More drought aid for KZN as shortages grip the country

2015-11-01 17:54
(Duncan Alfreds, News24)

(Duncan Alfreds, News24)

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Johannesburg – The Department of Water and Sanitation has committed a further R96.620m to finance water tanks and additional drought intervention projects in KwaZulu-Natal, it announced on Sunday.

Minister Nomvula Mokonyane said the drought currently affects 173 of the 1 628 water supply schemes nationally, serving approximately 2.7 million households.

She also revealed the scale of the effect of the drought and the state of water security in the country. "An estimated 6 500 stand-alone rural communities are currently experiencing water shortages. These are mostly situated in KwaZulu-Natal, Mpumalanga, Limpopo and North West provinces,” said Mokonyane.

She said this number could increase to over 11 000 rural communities as the dry period extended and local water resources got depleted.

So far, KwaZulu Natal and the Free State provinces have been declared drought disaster areas.

Mokonyane added that in badly affected areas such as the northern parts of KwaZulu-Natal, southern parts of Mpumalanga, and parts of Limpopo, North West and the Northern Cape, about 50% of local water storage is problematic and could become critical if not managed carefully.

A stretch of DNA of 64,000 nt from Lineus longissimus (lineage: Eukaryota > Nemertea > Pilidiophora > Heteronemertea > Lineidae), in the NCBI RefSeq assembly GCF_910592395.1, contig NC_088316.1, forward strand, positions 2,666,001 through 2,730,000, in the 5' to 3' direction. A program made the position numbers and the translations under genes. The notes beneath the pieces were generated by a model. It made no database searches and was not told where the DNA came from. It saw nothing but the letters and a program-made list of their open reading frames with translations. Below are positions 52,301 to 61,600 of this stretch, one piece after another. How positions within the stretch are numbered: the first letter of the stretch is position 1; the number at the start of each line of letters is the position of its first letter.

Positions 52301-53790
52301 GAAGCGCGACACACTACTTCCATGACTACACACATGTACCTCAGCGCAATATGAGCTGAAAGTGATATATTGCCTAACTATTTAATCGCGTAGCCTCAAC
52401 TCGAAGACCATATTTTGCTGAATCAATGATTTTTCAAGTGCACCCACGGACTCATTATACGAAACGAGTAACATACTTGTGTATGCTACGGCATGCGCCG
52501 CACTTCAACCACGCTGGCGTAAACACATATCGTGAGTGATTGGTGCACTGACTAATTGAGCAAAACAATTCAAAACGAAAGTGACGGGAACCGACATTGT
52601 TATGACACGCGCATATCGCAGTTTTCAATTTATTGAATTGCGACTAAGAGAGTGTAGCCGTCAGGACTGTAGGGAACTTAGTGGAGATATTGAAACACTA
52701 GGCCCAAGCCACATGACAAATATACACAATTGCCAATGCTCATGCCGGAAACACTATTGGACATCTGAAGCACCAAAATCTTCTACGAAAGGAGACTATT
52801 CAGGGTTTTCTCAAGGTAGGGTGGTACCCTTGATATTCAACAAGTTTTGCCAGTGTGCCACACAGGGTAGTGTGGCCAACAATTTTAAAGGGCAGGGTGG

"It is clear that the drought has indeed affected our country adversely in some areas, and while we have water in a majority of our dams and systems, there are areas struggling with access and supply due to the current conditions."

In January, the department already committed R352.6m to the initial drought intervention projects in KwaZulu-Natal. Farmers in the Western Cape have already applied for drought relief, she said.

Mokonyane said the normal heat and weather patterns experienced recently have resulted in an increase in demand on the system by consumers.

"I must however confirm, that Gauteng faces no imminent risk of water shortages," she said.

"If you consider that we are getting water from Lesotho to supply this economic hub that is Gauteng, one would easily deduce that we have long been in crisis but as things stand, our own assessment and planning shows that we have enough water in the system and storage to guarantee supply to Gauteng in particular."

Mokonyane confirmed that the situation in KwaZulu-Natal was the worst since the 1960s, with dams at an average 58% capacity.

One of the solutions for the water scarcity in the country was a direct pipeline from the Gariep Dam to Mangaung, the minister said.

She once again appealed to individuals and businesses to use water sparingly.

Read more on:    nomvula mokonyane  |  durban  |  drought  |  water

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